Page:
Tag Archives: coffee beans
Remove strong odors from hands: If your hands smell of garlic, fish or other strong foods you’ve been handling, a few coffee beans may be all you need to get rid of the odor. Put the beans in your hands and rub them together – the oil released from the coffee beans will absorb the foul smell. When the odor is gone, wash your hands in warm, soapy water. Coffee beans…they’re not just for grinding and brewing!!
With whole beans you know what you´re getting
When you buy whole beans from a reputable source, you know what you´re buying. The trouble with a lot of ground coffees is that they contain a whole mix of different beans from different growing areas. And sometimes, when coffee prices go up, even big coffee companies will add cheaper coffee types to their ground blends, just to keep the price down.
What if your coffee tastes too weak?
If your coffee tastes a little on the weak side, here are the three commonest causes:
1. You didn´t use enough coffee in the brew. Make sure you use 2 tablespoons of ground coffee beans for every 6 ounces of water.
2. The coffee was too coarsely ground. In other words, you´re not leaving the beans in the coffee grinder for long enough.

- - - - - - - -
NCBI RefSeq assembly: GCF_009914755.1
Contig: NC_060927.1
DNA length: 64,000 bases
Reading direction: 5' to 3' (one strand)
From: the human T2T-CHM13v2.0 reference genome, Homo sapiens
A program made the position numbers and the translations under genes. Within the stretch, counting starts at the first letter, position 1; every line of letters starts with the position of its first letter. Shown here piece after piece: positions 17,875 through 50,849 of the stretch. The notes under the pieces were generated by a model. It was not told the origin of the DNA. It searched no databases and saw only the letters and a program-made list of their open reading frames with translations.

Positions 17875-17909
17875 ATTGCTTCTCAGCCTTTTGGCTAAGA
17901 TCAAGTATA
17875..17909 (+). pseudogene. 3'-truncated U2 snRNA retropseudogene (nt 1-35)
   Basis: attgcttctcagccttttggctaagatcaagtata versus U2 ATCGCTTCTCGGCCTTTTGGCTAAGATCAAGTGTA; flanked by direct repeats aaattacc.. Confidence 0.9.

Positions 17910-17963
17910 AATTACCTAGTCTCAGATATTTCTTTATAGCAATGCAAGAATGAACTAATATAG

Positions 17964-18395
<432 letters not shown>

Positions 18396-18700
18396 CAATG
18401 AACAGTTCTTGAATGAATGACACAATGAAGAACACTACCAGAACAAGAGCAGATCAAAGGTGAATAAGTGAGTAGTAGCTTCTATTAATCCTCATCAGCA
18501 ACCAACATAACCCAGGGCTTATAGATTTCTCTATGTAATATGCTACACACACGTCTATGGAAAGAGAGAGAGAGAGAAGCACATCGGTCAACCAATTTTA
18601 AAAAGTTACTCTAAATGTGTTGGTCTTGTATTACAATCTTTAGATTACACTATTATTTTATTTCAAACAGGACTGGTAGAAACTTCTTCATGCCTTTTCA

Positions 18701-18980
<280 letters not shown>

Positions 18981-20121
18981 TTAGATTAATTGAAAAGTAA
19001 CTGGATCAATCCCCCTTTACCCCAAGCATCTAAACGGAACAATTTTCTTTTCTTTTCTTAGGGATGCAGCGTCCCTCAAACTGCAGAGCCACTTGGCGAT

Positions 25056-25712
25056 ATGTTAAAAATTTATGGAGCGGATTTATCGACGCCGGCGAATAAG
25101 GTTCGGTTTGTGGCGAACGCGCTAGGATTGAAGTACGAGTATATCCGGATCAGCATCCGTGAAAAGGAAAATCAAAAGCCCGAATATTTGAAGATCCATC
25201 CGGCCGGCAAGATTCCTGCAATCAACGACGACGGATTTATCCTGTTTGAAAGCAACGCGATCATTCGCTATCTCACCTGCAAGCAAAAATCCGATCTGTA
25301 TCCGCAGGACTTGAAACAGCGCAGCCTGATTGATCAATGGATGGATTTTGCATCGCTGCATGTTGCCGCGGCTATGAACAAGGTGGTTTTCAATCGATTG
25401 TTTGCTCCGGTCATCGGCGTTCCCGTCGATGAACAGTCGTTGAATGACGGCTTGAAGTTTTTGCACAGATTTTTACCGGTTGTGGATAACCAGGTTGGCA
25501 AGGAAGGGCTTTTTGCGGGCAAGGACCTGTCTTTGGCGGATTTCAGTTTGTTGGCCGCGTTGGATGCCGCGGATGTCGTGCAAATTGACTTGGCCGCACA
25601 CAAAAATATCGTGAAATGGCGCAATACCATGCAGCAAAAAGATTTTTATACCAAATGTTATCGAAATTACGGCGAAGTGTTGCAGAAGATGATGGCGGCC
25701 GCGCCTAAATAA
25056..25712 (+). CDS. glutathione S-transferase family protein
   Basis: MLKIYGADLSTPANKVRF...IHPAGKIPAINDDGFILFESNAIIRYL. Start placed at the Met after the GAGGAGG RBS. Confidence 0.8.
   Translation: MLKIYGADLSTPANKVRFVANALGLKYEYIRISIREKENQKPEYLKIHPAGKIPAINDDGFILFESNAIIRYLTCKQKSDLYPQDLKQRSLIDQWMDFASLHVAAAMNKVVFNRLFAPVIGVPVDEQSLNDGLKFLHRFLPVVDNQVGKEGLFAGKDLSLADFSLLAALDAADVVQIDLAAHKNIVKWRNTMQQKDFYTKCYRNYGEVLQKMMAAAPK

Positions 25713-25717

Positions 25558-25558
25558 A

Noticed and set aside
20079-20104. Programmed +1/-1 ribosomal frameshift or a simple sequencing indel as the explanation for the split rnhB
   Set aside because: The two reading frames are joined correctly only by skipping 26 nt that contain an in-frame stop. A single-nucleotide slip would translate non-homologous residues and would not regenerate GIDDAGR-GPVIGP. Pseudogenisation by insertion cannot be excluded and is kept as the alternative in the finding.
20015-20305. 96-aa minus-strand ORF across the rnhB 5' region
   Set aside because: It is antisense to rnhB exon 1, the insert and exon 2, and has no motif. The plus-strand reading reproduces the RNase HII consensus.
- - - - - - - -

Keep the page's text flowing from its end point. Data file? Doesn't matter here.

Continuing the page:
3. The coffee wasn´t brewed for long enough. (For example, if you are using a French Press, you didn´t leave the coffee to brew for long enough before pushing down the plunger.)
If you are doing everything right, but still want a ´stronger´ taste, you´ll want to look at the origin of your coffee beans and the darkness of the roast. These don´t, strictly speaking, relate to the ´strength´ or ´weakness´ of the brew. But they do impact the body, flavor and taste of the final cup.
Famous Coffee Drinker: Louis XV (1710-1774)
The reign of Louis XV is fondly remembered for giving rise to aristocratic cuisine. The cuisine itself was on the path to refinement, and the noble men and women of the king’s court were known to partake of the actual cooking. Louis XV went as far as to grow his own crop of coffee beans in greenhouses on the Versailles Palace grounds. He handpicked the beans, roasted and ground them. He derived the greatest pleasure from making his entrance in a salon with coffee pot in hand, ready to pour for his guests. Needless to say, when a certain Madame du Barry exclaimed “Hey, la France, your coffee’s lousy,” she was not addressing the king, but rather, a steward by the name of La France!